Mirage model to roll on Kiwi roads again

Last updated 08:13 19/12/2012
Mitsubishi Mirage
Fairfax NZ
COMEBACK: The new Mitsubishi Mirage that will make its reappearance in New Zealand next year.
tdn mirgae stand
Mitsubishi Mirage

Relevant offers

In the early 1980s, Mitsubishi had a far more dominant presence in New Zealand than it does now.

In fact, it was the country's No 1 brand, with a market share of close to 19 per cent, which is the sort of presence Toyota commands now.

And the most popular Mitsubishi was the Mirage. At one stage, during the early years of that decade, it enjoyed a massive 35 per cent share of the light segment, way ahead of such product as the Mazda 323, Ford Laser and Honda Civic.

Things have changed dramatically since. The Mirage nameplate wavered over the next few years and then disappeared completely in 2002 when Mitsubishi Japan phased the model out of mainstream production, replacing it instead with the Colt.

Mitsubishi Motors New Zealand did try to keep things going by introducing a Dutch-built model called Mirage Space Star, but that didn't work and it was discontinued in 2003 in favour of the Colt.

All of which was a great pity, because Mirage did have a big following in New Zealand. More than 51,000 of them were sold here, and many are still on the roads.

But now the Colt is disappearing, and the Mirage is set to appear again. It's going to be launched in February, will be powered by a 1.2-litre three- cylinder petrol engine developing 58 kilowatts of power and 102 Newton metres of torque. The engine will be mated to a CVT automatic transmission.

Two levels of specification will be offered. The entry model will be the LS which will retail for $18,990, and the top version will be the GLS which will cost $21,990 and will have alloy wheels, fog lights, rear spoiler, climate air, and leather-bound steering wheel.

There's one Mirage currently in the country for evaluation by Mitsubishi Motors New Zealand prior to February's launch, and this week it was revealed to the motoring press at the conclusion of a media conference called to launch the new-generation Outlander SUV.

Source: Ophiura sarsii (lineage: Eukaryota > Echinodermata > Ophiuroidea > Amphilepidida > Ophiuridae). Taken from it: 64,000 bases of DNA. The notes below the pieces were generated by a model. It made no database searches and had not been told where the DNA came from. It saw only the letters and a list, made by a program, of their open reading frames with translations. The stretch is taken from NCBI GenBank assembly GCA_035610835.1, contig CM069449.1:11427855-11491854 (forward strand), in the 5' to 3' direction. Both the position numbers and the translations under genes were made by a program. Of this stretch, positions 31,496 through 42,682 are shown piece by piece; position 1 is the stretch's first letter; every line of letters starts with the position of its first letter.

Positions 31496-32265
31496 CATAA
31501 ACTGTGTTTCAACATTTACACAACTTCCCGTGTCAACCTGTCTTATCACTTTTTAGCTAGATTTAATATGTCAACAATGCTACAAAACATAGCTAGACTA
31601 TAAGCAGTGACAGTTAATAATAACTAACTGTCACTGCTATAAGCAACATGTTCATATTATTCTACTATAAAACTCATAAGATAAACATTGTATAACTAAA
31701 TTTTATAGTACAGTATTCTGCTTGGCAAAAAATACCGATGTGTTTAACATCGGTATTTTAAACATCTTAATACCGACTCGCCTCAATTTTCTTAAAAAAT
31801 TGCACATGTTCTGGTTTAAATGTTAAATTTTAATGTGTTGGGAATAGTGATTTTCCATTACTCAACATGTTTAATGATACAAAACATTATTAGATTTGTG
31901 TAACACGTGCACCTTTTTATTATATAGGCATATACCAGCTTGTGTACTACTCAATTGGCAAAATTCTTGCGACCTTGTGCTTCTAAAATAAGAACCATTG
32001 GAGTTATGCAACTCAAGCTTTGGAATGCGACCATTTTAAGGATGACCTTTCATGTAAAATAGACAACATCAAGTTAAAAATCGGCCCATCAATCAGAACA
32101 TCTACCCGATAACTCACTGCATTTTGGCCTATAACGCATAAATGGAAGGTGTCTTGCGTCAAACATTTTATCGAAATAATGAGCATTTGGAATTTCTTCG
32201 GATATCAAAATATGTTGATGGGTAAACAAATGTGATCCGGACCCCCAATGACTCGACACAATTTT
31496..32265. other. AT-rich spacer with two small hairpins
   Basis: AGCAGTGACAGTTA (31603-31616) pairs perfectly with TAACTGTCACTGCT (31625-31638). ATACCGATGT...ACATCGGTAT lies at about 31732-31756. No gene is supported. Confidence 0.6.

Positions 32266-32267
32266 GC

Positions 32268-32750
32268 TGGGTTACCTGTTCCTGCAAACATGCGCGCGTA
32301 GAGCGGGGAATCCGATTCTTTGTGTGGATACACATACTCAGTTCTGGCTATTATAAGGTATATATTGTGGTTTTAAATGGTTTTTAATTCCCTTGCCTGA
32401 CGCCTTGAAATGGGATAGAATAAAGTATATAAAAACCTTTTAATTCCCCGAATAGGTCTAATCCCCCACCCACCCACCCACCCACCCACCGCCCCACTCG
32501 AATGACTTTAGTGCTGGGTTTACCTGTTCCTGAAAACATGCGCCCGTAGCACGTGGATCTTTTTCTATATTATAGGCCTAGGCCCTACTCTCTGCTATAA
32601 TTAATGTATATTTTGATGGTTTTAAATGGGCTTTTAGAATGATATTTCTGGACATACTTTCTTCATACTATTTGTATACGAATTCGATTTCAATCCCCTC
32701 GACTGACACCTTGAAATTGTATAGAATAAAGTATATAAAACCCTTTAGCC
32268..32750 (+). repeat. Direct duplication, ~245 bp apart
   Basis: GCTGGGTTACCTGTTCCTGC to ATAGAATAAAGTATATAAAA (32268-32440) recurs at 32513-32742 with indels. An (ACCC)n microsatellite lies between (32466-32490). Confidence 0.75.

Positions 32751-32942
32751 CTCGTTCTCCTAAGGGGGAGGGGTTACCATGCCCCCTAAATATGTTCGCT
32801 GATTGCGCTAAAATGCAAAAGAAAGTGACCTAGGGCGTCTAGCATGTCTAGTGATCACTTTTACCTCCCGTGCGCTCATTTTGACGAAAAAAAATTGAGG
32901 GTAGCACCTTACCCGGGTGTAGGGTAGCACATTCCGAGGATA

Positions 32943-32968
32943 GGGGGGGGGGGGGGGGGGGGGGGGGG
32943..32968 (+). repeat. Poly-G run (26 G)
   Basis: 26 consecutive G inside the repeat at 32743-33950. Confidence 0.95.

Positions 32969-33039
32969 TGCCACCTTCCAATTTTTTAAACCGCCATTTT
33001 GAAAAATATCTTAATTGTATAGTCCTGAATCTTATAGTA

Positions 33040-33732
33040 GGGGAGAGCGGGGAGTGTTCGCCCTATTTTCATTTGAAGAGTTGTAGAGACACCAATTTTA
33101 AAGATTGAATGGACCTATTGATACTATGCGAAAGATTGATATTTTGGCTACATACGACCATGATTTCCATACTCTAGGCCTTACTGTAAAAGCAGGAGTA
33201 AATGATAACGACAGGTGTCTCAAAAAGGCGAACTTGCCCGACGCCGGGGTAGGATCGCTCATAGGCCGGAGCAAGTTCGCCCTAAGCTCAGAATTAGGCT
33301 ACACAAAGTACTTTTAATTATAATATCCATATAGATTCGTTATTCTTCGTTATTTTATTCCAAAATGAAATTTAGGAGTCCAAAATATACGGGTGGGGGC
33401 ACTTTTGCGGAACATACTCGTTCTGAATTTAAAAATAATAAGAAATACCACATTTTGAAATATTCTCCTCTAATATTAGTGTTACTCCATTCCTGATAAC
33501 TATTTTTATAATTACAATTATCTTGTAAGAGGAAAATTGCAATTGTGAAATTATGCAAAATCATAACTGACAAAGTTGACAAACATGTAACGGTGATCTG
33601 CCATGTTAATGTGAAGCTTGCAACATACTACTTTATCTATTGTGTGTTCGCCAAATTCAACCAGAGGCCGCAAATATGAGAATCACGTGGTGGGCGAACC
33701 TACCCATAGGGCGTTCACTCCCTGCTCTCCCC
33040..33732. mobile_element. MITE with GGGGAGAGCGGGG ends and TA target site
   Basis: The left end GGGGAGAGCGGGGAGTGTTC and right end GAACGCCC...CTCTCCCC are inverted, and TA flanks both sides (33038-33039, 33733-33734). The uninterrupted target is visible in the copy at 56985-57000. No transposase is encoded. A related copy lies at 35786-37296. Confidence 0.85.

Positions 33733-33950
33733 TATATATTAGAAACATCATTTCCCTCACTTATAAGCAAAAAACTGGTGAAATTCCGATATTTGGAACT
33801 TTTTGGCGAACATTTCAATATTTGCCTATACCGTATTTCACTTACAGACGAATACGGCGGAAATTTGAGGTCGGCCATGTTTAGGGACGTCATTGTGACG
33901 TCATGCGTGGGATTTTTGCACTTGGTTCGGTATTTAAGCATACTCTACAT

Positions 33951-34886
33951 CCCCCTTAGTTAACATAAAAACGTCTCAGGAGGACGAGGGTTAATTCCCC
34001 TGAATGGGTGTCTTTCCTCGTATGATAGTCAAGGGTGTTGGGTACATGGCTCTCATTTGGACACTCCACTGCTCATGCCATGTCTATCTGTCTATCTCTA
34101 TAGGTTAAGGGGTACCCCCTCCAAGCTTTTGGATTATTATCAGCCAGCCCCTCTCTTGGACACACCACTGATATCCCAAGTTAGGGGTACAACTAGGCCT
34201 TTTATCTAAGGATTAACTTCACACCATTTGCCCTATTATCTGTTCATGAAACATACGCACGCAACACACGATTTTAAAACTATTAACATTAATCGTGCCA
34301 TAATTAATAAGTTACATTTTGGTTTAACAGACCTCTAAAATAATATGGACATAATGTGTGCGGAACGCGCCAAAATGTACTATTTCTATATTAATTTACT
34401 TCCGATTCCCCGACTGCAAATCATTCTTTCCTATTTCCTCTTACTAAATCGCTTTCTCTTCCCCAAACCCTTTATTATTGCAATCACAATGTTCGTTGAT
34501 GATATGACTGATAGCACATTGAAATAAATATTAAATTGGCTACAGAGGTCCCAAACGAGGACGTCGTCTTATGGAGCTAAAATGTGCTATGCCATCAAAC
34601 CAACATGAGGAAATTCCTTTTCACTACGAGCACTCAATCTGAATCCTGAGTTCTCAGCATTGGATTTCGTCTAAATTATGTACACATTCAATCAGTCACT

Nobody was allowed to drive the bright green hatch - it was purely a look-and-touch occasion. But despite this limited introduction, it was obvious the MMNZ people are very pleased with its pending arrival because they see it as potentially being of major help in dragging Mitsubishi's overall market share up from the current mark of less than 6 per cent.

Ad Feedback

Head of sales and marketing strategy Daniel Cook forecast sales of at least 75 a month for the Thai- built Mirage. "If you combine that with the sales we expect from the Outlander, we're anticipating a much improved year next year.

"You could say it'll be as if we were rowing a boat this year, but in 2013 being able to replace the oars with an outboard motor."

The new Mirage is a good- looking little car, with a decent amount of room front and rear - the MMNZ people claim it has more interior room than the biggest-selling little hatch currently on the Kiwi market, the Suzuki Swift.

And a major selling point will be its fuel economy, which will be an average of 4.6 litres per 100 kilometres. That's low. If the Mirage's ride and performance can be as good as its looks and fuel economy, then this new model might once again make the nameplate one of the most dominant on the market.

- Taranaki Daily News

Special offers
Opinion poll

Was the weekend's rain welcome relief for your garden/farm?

Not at all - need far more

Sort of, plants/crops got a reasonable drenching

Yes - everything is looking fresh again

Wish the rain would stay away till May

Vote Result

Related story: Yesterday's drizzle no drought breaker for Wellington, Hawke's Bay

Featured Promotions

Sponsored Content

TDN dailynews long2

Follow the Taranaki Daily News on Twitter

Get Taranaki's frequent news and sport updates

Choose an iconic Taranaki photo as wallpaper for your computer

Computer wallpaper

Choose an iconic Taranaki photo as wallpaper for your computer

Night Sky

Night Sky

Astronomer Tom Whelan explains what is in the Taranaki heavens for each month.